The movie follows a group of young friends in the city of Tel Aviv and is as much a love song to the city as it is an exploration of the claim that people in Tel Aviv are isolated from the ...
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This sequel to Yossi and Jagger finds Dr. Yossi Gutmann reminiscing about his love ten years after his death; however, as he encounters a group of young soldiers, one of them, Tom, reignites his romantic feelings.
Malik has a lot on his plate when he returns home to Tunisia after living in France. He's processing his father's death, he can't come out to his mother, and his childhood anxieties have ... See full summary »
A married, Orthodox, Jerusalem butcher and Jewish father of four falls in love with his handsome, 22-year-old male apprentice, triggering the suspicions of his wife and the disapproval of his Orthodox community.
After his gay cousin dies from hepatitis, young Laurent, who lives with his best friend Carole, falls in love with Cedric, a plant scientist. He's afraid to inform his conservative parents that he is gay.
A bullied and demoralized gay student at an all-boys school uses a magical flower derived from Shakespeare's "A Midsummer Night's Dream' to turn many in his community gay, including a comely rugby player for himself.
The movie follows a group of young friends in the city of Tel Aviv and is as much a love song to the city as it is an exploration of the claim that people in Tel Aviv are isolated from the rest of the country and the turmoil it's going through. The movie looks at young people's lives in Tel Aviv through the POVs of gays and straights, Jews and Arabs, men and women. It all begins when Noam, a young Israeli soldier, serves in the reserve forces and meets at a check point a Palestinian young man called Ashraf. Following an incident during which Noam misplaces his ID card at the check point, Ashraf shows up on the doorstep of the apartment that Noam shares with a gay man and a straight woman. How will the meeting affect all of their lives? Written by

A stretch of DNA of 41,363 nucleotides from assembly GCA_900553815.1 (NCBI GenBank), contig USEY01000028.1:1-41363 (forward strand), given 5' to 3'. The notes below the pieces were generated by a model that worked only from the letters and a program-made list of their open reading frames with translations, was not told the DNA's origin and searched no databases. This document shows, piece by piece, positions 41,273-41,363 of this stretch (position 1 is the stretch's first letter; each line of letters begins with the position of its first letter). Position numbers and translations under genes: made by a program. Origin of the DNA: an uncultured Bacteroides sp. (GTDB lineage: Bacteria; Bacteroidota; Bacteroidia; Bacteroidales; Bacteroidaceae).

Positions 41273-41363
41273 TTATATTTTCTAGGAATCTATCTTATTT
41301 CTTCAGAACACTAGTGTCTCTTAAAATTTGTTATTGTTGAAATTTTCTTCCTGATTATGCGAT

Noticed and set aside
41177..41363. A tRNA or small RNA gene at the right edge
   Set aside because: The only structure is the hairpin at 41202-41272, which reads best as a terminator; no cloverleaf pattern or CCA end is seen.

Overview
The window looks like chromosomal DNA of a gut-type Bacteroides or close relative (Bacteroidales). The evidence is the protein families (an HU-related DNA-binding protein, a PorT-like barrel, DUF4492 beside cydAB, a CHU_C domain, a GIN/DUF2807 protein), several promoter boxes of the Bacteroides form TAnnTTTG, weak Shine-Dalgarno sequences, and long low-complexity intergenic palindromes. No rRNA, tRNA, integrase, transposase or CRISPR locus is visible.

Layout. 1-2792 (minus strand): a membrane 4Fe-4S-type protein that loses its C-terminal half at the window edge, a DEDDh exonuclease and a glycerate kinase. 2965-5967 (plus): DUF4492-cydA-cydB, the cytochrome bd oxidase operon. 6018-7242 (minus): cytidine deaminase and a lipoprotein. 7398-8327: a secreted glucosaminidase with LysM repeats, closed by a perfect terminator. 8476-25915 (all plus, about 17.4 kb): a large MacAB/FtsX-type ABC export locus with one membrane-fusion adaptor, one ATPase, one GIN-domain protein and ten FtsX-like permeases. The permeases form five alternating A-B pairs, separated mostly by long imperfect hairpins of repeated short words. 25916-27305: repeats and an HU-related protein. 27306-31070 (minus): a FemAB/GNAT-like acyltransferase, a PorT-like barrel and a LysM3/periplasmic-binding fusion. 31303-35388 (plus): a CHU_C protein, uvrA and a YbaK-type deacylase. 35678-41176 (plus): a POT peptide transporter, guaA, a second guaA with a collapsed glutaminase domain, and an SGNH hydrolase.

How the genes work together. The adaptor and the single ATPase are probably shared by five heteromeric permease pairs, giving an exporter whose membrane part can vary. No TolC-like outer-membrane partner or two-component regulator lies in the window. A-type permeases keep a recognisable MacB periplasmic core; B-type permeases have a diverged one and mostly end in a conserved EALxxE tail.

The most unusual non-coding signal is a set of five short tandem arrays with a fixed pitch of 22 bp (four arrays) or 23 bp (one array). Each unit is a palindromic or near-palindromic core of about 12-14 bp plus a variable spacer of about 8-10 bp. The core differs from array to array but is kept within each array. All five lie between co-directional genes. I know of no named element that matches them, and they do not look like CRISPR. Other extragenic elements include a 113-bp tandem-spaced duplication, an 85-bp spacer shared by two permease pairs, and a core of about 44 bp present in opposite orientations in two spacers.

The reviewer who called this movie a bust has clearly missed the point. It's obvious he hasn't been young or innocent in a very long time, or he might have understood that the tragedy of it was that the well-meaning young characters actually thought they COULD make a difference by putting up posters and holding a rave for peace. If only it was that easy. But the cynics sit and sneer at people who earnestly try their best to make things better, as the situation gets worse and worse every single day. Well, if you're not part of the solution, you're part of the problem.
The central theme is that revenge begets more revenge, which begets even more, in an ever-expanding bloodbath. Both sides will tell you tales of atrocities committed by the other side, which they think justify their committing even MORE in retaliation. Where does it end? And apparently he missed the significance of "the bubble" referred to in the name, which was that people living in Tel Aviv are strangely cut off from the ugly realities of what is going on all around them, which is partly why they seemed so naive. (He also seemed to think that Ashraf could slip through the checkpoints without a problem, which tells me he wasn't paying attention when Ashraf related the delays and problems he had encountered.)
I found it very brave of the director, the screenplay writer, and both star-crossed lovers, to update the Romeo & Juliet story to a modern troubled land, and to make both lovers male. Let's be honest here: Very few people would have a problem if one of them had been a female (young love wins all hearts) -- but when people's uneasiness with their sexuality is added to the fact that, incredibly, these same people would rather have them HATE each other, then the conclusion is inevitable.
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